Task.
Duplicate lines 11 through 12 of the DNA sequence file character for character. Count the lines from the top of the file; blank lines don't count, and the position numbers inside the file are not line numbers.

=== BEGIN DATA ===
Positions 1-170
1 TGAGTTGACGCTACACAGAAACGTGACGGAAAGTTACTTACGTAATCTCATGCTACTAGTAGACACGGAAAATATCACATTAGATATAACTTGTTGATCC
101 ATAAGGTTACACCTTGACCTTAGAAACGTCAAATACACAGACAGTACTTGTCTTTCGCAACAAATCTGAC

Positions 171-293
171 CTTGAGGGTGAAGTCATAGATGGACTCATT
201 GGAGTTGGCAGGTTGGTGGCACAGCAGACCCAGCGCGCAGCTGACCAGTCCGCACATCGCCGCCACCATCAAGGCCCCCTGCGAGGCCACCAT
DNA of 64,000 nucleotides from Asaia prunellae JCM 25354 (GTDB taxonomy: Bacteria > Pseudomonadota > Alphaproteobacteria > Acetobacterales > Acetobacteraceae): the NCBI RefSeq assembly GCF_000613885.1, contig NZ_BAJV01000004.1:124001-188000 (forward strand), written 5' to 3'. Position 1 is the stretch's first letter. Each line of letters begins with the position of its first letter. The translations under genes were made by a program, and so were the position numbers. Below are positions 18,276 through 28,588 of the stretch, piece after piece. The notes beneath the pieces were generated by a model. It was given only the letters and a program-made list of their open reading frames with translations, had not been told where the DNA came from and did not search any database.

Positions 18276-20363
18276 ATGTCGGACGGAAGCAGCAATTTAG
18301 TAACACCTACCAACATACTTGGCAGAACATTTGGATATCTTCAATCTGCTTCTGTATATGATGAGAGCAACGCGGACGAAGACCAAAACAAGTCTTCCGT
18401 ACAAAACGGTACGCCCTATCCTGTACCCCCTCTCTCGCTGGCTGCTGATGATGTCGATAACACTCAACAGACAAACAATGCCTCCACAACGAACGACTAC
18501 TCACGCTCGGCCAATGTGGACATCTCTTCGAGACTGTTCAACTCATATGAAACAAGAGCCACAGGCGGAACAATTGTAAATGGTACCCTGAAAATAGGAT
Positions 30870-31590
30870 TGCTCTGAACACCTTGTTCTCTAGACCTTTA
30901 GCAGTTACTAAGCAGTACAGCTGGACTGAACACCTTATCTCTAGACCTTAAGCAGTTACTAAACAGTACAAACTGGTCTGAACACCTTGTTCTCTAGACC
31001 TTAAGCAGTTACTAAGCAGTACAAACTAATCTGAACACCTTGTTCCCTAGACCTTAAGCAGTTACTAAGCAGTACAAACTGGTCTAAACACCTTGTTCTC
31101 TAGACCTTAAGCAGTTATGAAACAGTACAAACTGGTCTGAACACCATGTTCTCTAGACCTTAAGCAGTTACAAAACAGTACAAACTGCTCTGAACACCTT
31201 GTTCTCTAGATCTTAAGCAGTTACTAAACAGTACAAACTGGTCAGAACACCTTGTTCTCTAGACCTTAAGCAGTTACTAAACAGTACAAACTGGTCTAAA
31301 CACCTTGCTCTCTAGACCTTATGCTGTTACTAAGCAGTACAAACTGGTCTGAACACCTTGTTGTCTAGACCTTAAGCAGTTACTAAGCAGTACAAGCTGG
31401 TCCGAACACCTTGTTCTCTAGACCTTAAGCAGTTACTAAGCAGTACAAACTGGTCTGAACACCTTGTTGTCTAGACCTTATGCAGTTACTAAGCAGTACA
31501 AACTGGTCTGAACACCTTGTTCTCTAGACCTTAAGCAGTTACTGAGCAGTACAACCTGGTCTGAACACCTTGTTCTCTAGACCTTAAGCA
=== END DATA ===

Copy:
18401 ACAAAACGGTACGCCCTATCCTGTACCCCCTCTCTCGCTGGCTGCTGATGATGTCGATAACACTCAACAGACAAACAATGCCTCCACAACGAACGACTAC
18501 TCACGCTCGGCCAATGTGGACATCTCTTCGAGACTGTTCAACTCATATGAAACAAGAGCCACAGGCGGAACAATTGTAAATGGTACCCTGAAAATAGGAT